The main aims of the present study were to examine the proportion of major UK restaurant (fast-food and full-service) and take-away chains that provide kcal information to customers in store at point of choice and the extent to which current practises adhere to kcal labelling recommendations regarding the prominence, positioning and clarity of labelling. To develop a better understanding of kcal labelling practices in the eating out sector more generally, we also sampled chain coffee shops/cafes and in store cafes of major supermarkets. In addition, we examined the adequateness of kcal labelling practises among eligible chains in the present study that also signed the Public Health Responsibility Deal (2011) kcal labelling pledge. Finally, we also examined how common it was for chains to choose not to provide in store kcal labelling but have this information available (on their websites or on request), as we reasoned this would be indicative of how easily in store labelling could be adopted.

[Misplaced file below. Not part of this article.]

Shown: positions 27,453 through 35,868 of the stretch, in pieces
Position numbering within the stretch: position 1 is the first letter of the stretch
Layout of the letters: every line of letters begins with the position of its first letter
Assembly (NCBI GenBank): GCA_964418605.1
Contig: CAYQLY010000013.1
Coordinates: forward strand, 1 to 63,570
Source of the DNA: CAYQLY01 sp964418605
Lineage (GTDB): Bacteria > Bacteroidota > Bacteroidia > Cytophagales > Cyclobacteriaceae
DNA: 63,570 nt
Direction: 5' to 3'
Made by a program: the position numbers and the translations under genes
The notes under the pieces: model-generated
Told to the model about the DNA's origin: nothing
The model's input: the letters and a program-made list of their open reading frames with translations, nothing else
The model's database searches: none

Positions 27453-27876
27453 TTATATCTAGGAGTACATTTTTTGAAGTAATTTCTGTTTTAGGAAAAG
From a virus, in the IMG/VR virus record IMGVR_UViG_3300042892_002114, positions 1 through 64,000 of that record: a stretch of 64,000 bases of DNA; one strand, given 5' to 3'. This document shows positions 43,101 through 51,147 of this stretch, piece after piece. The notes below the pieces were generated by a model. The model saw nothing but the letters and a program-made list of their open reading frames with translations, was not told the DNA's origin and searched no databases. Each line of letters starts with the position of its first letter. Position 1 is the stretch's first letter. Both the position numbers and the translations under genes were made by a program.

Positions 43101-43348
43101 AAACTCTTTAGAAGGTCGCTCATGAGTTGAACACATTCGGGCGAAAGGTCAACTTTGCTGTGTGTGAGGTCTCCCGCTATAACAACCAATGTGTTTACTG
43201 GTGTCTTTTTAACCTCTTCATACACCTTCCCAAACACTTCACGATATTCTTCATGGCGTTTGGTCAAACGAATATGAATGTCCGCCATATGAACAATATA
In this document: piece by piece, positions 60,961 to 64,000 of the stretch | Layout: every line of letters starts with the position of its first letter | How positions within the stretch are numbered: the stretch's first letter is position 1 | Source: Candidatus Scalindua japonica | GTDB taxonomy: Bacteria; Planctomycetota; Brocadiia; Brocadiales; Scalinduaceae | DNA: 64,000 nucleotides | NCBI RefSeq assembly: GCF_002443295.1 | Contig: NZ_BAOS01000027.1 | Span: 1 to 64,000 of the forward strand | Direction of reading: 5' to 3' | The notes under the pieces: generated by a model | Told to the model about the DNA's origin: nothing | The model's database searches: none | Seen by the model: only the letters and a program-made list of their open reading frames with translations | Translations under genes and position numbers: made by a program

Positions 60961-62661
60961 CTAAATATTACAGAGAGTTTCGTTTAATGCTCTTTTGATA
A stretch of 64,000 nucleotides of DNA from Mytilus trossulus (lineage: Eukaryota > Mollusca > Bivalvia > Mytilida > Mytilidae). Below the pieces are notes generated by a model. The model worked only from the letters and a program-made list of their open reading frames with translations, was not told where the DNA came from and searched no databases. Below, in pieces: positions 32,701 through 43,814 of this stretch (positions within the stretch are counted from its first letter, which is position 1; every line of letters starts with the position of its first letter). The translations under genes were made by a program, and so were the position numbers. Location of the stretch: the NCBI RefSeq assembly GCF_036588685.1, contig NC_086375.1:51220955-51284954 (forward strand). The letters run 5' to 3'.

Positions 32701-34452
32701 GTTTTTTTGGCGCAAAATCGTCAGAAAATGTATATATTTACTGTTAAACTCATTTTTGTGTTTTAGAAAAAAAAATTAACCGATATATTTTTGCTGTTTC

Our study method and analysis approach were pre-registered at https://osf.io/xy6q2/
Based on US legislation that requires catering chains with twenty or more outlets to provide kcal labelling , we identified UK restaurant (including full-service and fast-food) and take-away food chains with ≥20 outlets in the UK through the use of market reports [22, 23] and accessing chain websites during August 2018. Eligible chains were coded by authors as fast-food and takeaway (as opposed to full-service) based on the following definition: chains that primarily provide consumers with largely pre-prepared ‘quick’ meals with little or no table service and/or in which take-away orders are likely to account for a significant proportion of orders . Although our focus was on restaurant and take-away chains, as a kcal labelling policy would be most effective if implemented across all types of eating out establishments, we also identified and included the twenty largest coffee shop and café chains in the UK. We defined coffee shop and café chains as being chains that do not tend to provide table service and predominantly sell drinks and snacks (as opposed to full meals). In addition to this we also sampled cafes in the ‘big four’ supermarket chains in the UK (Tesco, Sainsburys, Asda, Morrisons) given that they dominate the supermarket sector in the UK, approximately 70% of market share , and have in store cafes in some of their outlets.